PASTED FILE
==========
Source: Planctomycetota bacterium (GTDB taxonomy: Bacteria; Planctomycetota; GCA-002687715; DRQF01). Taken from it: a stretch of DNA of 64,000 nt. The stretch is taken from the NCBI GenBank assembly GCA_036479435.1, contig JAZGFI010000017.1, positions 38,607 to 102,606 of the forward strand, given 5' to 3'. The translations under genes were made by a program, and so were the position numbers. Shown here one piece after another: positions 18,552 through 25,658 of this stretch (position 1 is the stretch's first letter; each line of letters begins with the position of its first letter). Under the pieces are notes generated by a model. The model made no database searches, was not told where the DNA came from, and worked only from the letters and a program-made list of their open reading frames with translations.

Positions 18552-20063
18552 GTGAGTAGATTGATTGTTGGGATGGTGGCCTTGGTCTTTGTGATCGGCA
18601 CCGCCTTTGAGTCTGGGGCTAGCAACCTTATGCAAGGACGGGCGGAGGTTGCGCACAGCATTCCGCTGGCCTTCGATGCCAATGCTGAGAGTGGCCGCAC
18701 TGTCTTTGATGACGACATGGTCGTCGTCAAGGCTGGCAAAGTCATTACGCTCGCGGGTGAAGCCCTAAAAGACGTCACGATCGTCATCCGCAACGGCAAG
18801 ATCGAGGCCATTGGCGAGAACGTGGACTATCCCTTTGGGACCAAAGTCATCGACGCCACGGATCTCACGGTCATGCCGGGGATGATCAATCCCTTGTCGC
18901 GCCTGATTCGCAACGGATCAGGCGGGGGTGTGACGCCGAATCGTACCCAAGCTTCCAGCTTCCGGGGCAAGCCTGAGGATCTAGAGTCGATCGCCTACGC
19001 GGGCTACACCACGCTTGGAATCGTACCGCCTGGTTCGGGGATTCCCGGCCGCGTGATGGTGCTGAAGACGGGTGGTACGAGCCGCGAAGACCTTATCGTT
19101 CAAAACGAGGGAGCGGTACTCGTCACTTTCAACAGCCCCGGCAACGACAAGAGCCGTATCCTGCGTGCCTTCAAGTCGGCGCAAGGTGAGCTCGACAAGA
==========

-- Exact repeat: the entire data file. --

Source: Planctomycetota bacterium (GTDB taxonomy: Bacteria; Planctomycetota; GCA-002687715; DRQF01). Taken from it: a stretch of DNA of 64,000 nt. The stretch is taken from the NCBI GenBank assembly GCA_036479435.1, contig JAZGFI010000017.1, positions 38,607 to 102,606 of the forward strand, given 5' to 3'. The translations under genes were made by a program, and so were the position numbers. Shown here one piece after another: positions 18,552 through 25,658 of this stretch (position 1 is the stretch's first letter; each line of letters begins with the position of its first letter). Under the pieces are notes generated by a model. The model made no database searches, was not told where the DNA came from, and worked only from the letters and a program-made list of their open reading frames with translations.

Positions 18552-20063
18552 GTGAGTAGATTGATTGTTGGGATGGTGGCCTTGGTCTTTGTGATCGGCA
18601 CCGCCTTTGAGTCTGGGGCTAGCAACCTTATGCAAGGACGGGCGGAGGTTGCGCACAGCATTCCGCTGGCCTTCGATGCCAATGCTGAGAGTGGCCGCAC
18701 TGTCTTTGATGACGACATGGTCGTCGTCAAGGCTGGCAAAGTCATTACGCTCGCGGGTGAAGCCCTAAAAGACGTCACGATCGTCATCCGCAACGGCAAG
18801 ATCGAGGCCATTGGCGAGAACGTGGACTATCCCTTTGGGACCAAAGTCATCGACGCCACGGATCTCACGGTCATGCCGGGGATGATCAATCCCTTGTCGC
18901 GCCTGATTCGCAACGGATCAGGCGGGGGTGTGACGCCGAATCGTACCCAAGCTTCCAGCTTCCGGGGCAAGCCTGAGGATCTAGAGTCGATCGCCTACGC
19001 GGGCTACACCACGCTTGGAATCGTACCGCCTGGTTCGGGGATTCCCGGCCGCGTGATGGTGCTGAAGACGGGTGGTACGAGCCGCGAAGACCTTATCGTT
19101 CAAAACGAGGGAGCGGTACTCGTCACTTTCAACAGCCCCGGCAACGACAAGAGCCGTATCCTGCGTGCCTTCAAGTCGGCGCAAGGTGAGCTCGACAAGA